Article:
• Stick to your routines as best you can: Even if you're stuck at home, try to stick to your regular sleep, meal, and work schedule. This helps maintain a sense of normalcy.
  • Make time for activities you enjoy: read a good book, catch a sitcom on Netflix, play a board game or video game, make a new recipe, craft or piece of art. It doesn't matter what you choose, as long as it takes you out of your worries.
  • If possible, go out into nature: the sun and fresh air will do you good; even a walk around your neighborhood can make you feel better. Just make sure you avoid crowds, stay away from people you meet, and obey any restrictions in your area.
  • Find ways to exercise: Staying active will help you release anxiety, relieve stress, and control your mood.

While the gym and group classes are out of reach, bike, walk or jog.

You can also search the Internet for exercise videos. There are many options that don't require special equipment, such as yoga and routines that use your own body weight.

  • Avoid self-medicate : beware of using medications without the supervision of a specialist, psychotropic substances or resorting to alcohol to treat anxiety or depression.
  • Do a relaxation practice : Techniques like deep breathing, meditation, and yoga can bring you back to a balanced state.

If you practice it regularly you will get more benefits, so try to reserve a little time for it, every day.

8. Helping others will make you feel better.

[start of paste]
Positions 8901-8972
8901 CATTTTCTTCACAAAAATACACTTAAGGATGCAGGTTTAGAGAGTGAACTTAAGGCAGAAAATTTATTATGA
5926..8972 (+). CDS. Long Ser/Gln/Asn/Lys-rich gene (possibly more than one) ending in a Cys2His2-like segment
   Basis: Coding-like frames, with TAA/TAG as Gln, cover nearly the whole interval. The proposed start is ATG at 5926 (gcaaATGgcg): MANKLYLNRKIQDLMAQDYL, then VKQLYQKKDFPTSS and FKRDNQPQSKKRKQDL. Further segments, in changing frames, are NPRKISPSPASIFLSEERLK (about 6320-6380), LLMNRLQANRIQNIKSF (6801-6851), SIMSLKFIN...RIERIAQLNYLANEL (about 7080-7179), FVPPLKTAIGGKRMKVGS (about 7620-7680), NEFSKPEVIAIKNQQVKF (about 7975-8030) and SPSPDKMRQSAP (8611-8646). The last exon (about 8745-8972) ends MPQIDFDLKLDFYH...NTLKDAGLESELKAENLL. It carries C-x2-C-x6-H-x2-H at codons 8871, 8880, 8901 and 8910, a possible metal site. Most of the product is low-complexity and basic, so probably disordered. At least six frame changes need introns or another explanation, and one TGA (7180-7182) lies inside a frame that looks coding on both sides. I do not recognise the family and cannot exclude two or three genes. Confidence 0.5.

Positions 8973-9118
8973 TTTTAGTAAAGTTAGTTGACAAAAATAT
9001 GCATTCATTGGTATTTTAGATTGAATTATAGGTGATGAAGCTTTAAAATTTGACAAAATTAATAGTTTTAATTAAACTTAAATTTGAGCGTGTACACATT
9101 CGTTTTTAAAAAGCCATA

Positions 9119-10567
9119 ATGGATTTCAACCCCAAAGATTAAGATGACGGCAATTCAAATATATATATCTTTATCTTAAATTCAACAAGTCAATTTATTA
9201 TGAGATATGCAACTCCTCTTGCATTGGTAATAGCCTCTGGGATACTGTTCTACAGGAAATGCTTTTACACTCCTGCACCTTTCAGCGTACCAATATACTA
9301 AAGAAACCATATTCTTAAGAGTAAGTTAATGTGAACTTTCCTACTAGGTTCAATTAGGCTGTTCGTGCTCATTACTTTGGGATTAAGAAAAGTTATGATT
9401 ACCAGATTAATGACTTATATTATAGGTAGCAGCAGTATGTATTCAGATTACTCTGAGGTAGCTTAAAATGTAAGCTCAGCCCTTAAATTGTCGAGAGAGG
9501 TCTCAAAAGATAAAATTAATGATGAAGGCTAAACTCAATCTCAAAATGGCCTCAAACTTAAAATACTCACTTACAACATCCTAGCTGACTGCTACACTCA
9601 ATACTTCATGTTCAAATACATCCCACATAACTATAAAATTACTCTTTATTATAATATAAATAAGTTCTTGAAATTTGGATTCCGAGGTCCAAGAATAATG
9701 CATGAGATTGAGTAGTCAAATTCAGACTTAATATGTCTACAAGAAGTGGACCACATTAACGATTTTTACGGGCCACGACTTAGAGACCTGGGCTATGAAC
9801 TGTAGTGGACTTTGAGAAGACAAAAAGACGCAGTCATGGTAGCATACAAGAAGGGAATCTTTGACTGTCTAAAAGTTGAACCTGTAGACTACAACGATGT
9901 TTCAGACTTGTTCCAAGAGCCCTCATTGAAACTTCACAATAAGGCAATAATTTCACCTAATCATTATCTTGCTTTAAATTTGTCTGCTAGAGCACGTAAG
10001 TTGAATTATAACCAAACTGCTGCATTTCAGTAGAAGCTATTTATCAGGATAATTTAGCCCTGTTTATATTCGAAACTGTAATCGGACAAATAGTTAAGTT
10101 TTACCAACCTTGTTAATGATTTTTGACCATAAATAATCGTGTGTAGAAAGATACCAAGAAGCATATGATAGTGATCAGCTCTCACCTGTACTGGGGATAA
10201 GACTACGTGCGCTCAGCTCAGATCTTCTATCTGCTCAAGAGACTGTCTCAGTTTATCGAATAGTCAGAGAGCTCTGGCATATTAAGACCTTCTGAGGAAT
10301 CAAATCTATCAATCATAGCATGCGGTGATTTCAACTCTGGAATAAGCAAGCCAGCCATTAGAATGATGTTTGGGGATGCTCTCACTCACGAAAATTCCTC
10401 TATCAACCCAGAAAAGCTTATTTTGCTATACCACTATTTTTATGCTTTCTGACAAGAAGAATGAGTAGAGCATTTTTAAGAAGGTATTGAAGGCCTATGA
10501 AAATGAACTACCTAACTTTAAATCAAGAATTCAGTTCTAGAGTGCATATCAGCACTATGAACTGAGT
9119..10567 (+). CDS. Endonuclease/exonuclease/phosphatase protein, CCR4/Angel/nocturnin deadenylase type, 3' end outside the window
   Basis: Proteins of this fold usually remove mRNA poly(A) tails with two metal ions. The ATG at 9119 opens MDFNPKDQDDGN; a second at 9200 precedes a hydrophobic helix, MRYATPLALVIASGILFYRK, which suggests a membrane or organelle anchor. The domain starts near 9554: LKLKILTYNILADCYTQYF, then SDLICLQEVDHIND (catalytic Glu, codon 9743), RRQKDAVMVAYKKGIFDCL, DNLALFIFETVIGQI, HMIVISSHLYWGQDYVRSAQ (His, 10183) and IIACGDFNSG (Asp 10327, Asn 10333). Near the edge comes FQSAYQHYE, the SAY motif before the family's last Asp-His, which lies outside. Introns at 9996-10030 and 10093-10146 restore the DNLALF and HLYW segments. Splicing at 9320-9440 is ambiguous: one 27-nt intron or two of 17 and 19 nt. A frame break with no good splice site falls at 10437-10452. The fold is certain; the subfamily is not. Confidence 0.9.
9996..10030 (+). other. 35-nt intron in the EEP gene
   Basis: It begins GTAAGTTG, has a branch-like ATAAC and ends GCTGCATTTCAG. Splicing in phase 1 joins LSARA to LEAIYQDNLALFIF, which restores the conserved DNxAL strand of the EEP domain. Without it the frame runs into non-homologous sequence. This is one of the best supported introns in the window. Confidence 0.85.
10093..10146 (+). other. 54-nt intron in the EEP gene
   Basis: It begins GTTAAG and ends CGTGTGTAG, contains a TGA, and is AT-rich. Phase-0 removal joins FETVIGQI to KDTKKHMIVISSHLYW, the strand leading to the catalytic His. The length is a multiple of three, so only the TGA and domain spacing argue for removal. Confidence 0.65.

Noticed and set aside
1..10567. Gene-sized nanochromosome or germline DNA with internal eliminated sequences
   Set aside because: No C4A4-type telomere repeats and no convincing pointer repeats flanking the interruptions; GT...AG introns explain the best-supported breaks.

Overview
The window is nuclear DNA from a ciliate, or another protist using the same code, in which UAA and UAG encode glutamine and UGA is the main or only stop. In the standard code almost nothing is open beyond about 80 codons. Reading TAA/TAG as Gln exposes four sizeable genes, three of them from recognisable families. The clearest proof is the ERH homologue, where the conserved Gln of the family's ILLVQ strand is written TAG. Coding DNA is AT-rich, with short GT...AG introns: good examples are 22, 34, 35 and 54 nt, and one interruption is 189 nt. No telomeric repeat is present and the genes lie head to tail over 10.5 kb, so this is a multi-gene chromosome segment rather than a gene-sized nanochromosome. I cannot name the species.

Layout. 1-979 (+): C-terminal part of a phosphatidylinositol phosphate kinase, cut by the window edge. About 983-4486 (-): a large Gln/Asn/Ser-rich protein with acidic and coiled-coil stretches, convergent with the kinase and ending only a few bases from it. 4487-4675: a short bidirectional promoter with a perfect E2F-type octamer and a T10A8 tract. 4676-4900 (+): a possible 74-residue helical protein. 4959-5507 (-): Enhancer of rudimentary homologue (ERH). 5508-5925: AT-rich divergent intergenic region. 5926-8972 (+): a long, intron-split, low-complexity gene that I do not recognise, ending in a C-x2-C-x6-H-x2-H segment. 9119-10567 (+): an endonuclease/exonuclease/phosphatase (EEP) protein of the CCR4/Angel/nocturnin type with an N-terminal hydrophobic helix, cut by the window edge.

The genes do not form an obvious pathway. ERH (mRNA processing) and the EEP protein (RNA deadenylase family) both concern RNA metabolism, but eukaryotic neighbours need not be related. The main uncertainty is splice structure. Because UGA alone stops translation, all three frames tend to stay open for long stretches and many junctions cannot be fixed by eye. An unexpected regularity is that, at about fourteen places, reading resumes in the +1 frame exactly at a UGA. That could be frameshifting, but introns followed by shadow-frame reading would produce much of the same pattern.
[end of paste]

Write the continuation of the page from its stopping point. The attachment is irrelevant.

It's no coincidence that those who focus on those most in need and support their communities, especially in times of crisis, tend to be happier and healthier than those who act selfishly.

Helping others can not only make a difference in your area and even in the rest of the world. It also improves your mental health and increases your well-being.

Much of the angst that accompanies this pandemic stems from feeling powerless. Doing kind and helpful acts for others can help you regain a sense of control over your life, as well as add meaning and purpose.

Even when you isolate yourself or maintain social distance, you are supporting many people.

  • Follow guidelines to prevent the spread of the virus : Even if you're not in a high-risk group, staying home, washing your hands frequently, and avoiding contact with others helps save the lives of the most vulnerable in your community and Avoid overloading the healthcare system.
  • Reach out to others in need: If you know people in your community who are isolated, particularly the elderly or disabled, you can offer support.

Does an elderly neighbor need help with grocery shopping or with a prescription? You can leave the packages at the door of your house to avoid direct contact.

Or maybe someone just needs to hear a friendly, reassuring voice on the phone. Many local social media groups can put you in touch with vulnerable people in your area.

  • Donate to Food Banks: Panic buying and hoarding has left grocery store shelves stocked and drastically reduced supplies to food banks.

You can help seniors, low-income families, and others in need by donating food or cash.

  • Be a calming influence. If your friends or loved ones are in a panic, help them get another perspective on the situation. Instead of alarming or giving credence to false rumors, refer them to reputable news sources.

Being a positive and uplifting influence in these anxious times is good practice for feeling better about your own situation.

  • Be kind to others: the coronavirus is not related to any racial or ethnic group, so don't echo negative stereotypes that only promote prejudice.

With the right perspective and intentions, we can all ensure that kindness and charity spread, even faster than this virus.

Did you find this information helpful? Then share it with your friends.

And if you have any additional advice that others can put into practice to deal with stress, fear and uncertainty, leave us a comment.